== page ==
After treating Caki-1 cells with bufalin for 24 hours, the fraction of cells in the G0/G1 phase of the cell cycle was reduced significantly, while the fraction of cells in the G2/M phase continued to increase which is essentially consistent with the findings of Suehiro et al. and Ni et al. [10, 19]. This study also revealed that the number of cells in the G2/M phase increased as the bufalin concentration increased which is extremely significant, and when cycling cells face stress, they are arrested at one of the two cell cycle checkpoints, G2/M or G1/S.

Here, a “compound-target-pathway-disease” network was built using the network pharmacology approach to identify possible bufalin anti-RCC targets. Through KEGG pathway annotation and GO enrichment analysis, the target protein genes of bufalin contain anti-RCC including MAPK10 and PI3K. These target protein genes are involved in multiple tumor pathways and signal transduction pathways [20, 21]. In this study, the predicted potential targets were annotated through the KEGG pathway to obtain signal transduction pathways related to RCC, such as MAPK and PI3K signaling pathway. These pathways are linked to the development and occurrence of tumors.

One of the most significant routes in the eukaryotic signal transmission network is the mitogen-activated protein kinase (MAPK) chain, which is involved in gene expression control and cytoplasmic functional activities [22]. The MAPK pathway is one of the common intersections of signal transduction pathways, such as stress, inflammation, cell proliferation, differentiation, functional synchronization, transformation, and apoptosis, and the extracellular signal by the receptor, G/G of protein, protein kinase, and transcription factors, such as signal network, passed to the intracellular, involved in cell proliferation, differentiation, cancerous, transfer, and apoptosis [23]. In this study, we found that the levels of PI3K and MAPK were reduced after 24 hours in a dose-dependent manner. Therefore, we suggest that bufalin may inhibit the proliferation of Caki-1 cells by inhibiting the MAPK and PIK signaling pathways. These findings support bufalin’s clinical use as an anticancer drug due to its therapeutic effects in renal cell carcinoma. However, we believe that more animal experiments are needed to better evaluate bufalin’s therapeutic potential.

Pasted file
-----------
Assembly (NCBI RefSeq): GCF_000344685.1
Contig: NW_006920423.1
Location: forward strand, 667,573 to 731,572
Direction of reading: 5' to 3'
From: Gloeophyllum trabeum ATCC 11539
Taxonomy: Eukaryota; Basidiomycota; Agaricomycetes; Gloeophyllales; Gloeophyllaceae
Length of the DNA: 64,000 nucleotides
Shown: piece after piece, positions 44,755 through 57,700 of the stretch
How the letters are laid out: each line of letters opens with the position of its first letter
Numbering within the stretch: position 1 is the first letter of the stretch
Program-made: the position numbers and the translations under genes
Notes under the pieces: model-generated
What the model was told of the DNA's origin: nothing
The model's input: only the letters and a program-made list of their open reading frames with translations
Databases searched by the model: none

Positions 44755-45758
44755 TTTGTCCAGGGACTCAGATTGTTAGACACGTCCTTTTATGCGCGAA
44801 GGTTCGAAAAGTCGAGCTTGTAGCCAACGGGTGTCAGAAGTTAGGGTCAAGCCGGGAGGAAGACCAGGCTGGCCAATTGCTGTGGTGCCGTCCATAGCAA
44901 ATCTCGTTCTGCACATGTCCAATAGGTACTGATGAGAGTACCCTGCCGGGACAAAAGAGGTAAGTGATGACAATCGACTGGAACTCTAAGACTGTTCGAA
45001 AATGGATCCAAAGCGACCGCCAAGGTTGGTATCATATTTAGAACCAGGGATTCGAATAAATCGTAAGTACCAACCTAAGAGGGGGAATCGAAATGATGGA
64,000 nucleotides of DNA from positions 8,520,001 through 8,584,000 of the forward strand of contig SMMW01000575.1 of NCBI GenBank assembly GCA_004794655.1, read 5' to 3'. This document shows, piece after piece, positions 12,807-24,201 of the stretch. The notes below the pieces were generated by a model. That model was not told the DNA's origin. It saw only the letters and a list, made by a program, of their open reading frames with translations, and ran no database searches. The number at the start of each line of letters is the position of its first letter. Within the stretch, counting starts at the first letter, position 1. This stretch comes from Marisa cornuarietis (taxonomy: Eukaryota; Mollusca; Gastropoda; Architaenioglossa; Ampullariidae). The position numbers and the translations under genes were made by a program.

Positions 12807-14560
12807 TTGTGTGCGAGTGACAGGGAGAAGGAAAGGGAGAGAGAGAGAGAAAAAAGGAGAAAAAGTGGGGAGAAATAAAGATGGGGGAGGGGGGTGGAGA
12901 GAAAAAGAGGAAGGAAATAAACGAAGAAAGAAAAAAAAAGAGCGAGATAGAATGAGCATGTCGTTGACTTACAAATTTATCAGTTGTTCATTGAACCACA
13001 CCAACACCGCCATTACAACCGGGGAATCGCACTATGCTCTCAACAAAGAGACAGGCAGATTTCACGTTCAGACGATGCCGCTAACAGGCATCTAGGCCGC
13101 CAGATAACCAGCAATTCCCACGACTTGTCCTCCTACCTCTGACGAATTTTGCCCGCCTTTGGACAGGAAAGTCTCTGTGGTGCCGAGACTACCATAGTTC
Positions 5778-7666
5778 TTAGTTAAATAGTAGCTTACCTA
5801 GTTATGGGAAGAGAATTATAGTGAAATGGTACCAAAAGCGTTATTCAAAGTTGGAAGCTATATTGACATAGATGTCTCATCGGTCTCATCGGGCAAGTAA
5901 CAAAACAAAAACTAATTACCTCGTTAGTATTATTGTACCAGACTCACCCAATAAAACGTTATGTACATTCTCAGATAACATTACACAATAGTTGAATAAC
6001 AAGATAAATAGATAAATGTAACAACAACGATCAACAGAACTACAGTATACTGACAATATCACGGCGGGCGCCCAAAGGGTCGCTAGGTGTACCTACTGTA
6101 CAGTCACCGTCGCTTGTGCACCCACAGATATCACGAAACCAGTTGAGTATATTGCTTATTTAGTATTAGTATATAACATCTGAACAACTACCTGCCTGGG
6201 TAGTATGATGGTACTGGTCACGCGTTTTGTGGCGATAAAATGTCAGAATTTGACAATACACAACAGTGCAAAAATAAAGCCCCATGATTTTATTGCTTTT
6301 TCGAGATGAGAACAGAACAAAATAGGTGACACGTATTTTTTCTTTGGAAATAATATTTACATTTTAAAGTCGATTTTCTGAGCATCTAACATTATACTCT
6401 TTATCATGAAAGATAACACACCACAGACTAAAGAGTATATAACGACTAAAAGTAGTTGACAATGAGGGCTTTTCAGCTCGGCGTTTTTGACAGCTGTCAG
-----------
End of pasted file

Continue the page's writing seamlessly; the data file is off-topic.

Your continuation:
5. Conclusion

The possible targets of the bufalin on renal cell carcinoma were investigated using network pharmacological and experimental approaches. The bufalin-related therapeutic targets were identified via 35 intersecting targets. GO analysis identified 29 molecular functions, 16 cellular components, and 91 biological processes. KEGG pathway annotation identified 15 signal transduction pathways and 4 tumor-related pathways.

Data Availability

The data used to support the findings of this study are included with the Supplementary Information files.

Conflicts of Interest

The authors declare that they have no conflicts of interest regarding the publication of this paper.


This work was supported by the previous research project of the Heilongjiang Postdoctoral Talent Program (grant no. LBH-Q19190) and basic scientific research operating expenses of Provincial Universities in Heilongjiang Province (grant nos. QN2021003, 1355ZD006, 1354MSYTD007, and 202110233034).

Supplementary Materials

The number of Caki-1 cells was significantly changed after treatment with bufalin. Results indicated that bufalin can inhibit the proliferation of Caki-1 cells with a time- and dose-dependent manner (Table 1 and Figure 1). The OD values measured at 12, 24, and 48 hours after bufalin acts on cells and the inhibition rates of different concentrations of bufalin at different times are described (Table 2). () (Supplementary Materials)